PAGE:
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Stuart King

Review: BONNIE AND CLYDE at the Arts Theatre

Great Depression era outlaws Bonnie Elizabeth Parker and Clyde Chestnut Barrow were immortalised in the news reports of the day and subsequently in literature, songs and later still, the iconic 1967 movie starring Warren Beatty and Faye Dunaway. The Arts Theatre now plays host to the musical version of the romantic couple’s criminal exploits, which enjoyed a brief run on Broadway over a decade ago.

Frances Mayli McCann (Bonnie) and Jordan Luke Gage (Clyde) in Bonnie & Clyde The Musical at the Arts Theatre Frances Mayli McCann (Bonnie) and Jordan Luke Gage (Clyde) in Bonnie & Clyde The Musical at the Arts Theatre.

Originally considered something of a commercial flop in New York, Frank Wildhorn and Don Black’s show managed just 36 performances after a month of previews back in 2011, but earlier this year the musical was dusted-off for a concert version in London — the rapturous reception for which, has been used as a springboard for this fully staged production at the intimate Arts auditorium.

Frances Mayli McCann and Jordan Luke Gage blaze a trail in their title roles, with the most significant support (from the universally excellent cast) delivered by George Maguire as Clyde’s brother Buck, with his wife Blanche played by Natalie McQueen (who seemed to be channelling an amalgamation of Dolly Parton, Kristin Chenoweth and especially Madeline Kahn).

As with Sunset Boulevard, the end comes at the beginning, with Bonnie and Clyde’s bullet-riddled bodies slumped in a car somewhere in rural Louisiana. This is followed by a poverty-stricken back story delivered by their childlike selves who recount Clyde’s hero-worship of Billy-the-Kid and Bonnie’s yearning to emulate Hollywood’s first “It girl”, Clara Bow. During a whirlwind of songs, and some genuinely funny scenes (particularly involving the female cast members) the show races through key milestone events leading to petty theft and periods of incarceration where Clyde was viciously and repeatedly raped, leading him to murder his tormentor and escape from prison. The triggers for anti-social anarchic behaviour were many. Perhaps summing-up social injustice more succinctly than anyone has ever managed in one phrase, Don Black has given Clyde the line: “Freedom is something I gotta steal”. But overall, the show minimises some of the grittier detail in favour of focusing on the pair’s all-consuming romance, impoverished beginnings and the headline-grabbing, escapade on which they embarked, which ended so abruptly in 1934.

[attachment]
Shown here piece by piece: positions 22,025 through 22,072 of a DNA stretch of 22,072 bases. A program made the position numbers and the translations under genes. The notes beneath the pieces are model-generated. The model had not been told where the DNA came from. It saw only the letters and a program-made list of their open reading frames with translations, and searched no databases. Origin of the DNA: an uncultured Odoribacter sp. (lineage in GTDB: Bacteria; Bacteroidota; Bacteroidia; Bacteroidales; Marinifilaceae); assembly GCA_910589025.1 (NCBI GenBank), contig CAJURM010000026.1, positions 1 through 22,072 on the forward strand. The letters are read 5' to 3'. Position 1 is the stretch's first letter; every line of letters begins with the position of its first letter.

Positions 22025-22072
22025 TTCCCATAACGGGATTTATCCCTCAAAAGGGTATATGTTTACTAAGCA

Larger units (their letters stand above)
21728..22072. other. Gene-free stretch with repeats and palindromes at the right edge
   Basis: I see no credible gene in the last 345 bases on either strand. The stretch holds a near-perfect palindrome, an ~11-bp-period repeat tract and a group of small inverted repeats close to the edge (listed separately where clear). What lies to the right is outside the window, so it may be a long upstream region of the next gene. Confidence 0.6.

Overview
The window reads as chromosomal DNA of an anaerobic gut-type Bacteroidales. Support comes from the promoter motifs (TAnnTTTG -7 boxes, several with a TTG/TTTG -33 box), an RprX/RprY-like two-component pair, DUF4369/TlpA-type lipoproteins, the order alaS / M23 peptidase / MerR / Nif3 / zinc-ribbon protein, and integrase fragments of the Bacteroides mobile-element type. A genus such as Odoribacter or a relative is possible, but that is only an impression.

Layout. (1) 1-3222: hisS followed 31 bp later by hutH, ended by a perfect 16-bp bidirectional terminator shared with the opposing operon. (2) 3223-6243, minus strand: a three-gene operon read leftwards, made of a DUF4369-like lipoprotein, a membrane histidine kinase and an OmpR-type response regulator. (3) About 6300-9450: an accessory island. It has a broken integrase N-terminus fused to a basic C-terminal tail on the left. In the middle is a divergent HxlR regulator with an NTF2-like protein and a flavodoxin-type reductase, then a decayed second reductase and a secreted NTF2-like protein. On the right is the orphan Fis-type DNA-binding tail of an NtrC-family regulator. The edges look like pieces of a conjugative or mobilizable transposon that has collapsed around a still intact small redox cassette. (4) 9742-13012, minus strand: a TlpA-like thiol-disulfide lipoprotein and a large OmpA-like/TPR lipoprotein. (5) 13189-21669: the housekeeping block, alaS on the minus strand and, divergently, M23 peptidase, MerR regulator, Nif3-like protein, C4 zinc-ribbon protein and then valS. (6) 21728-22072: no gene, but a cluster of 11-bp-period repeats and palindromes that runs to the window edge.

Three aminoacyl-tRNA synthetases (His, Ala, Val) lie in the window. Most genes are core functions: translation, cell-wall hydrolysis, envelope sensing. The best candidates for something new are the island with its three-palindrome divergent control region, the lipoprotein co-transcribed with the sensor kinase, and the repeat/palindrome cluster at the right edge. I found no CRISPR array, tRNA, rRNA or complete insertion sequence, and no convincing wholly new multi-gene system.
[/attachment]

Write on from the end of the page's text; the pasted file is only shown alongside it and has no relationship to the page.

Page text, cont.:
The performers deliver intensity, passion and impressive vocal dexterity in the production which mixes country, gospel, rock and ballads (all underpinned by a Scott Joplin influenced ragtime feel). And whilst there is a tendency to slightly over play the comedy elements, this is a musical theatre creation, so who cares when those wisecracks and barbed asides are knowingly delivered with such biting skill and astute timing by a visibly talented and collaborative company.

Bonnie & Clyde Musical Tickets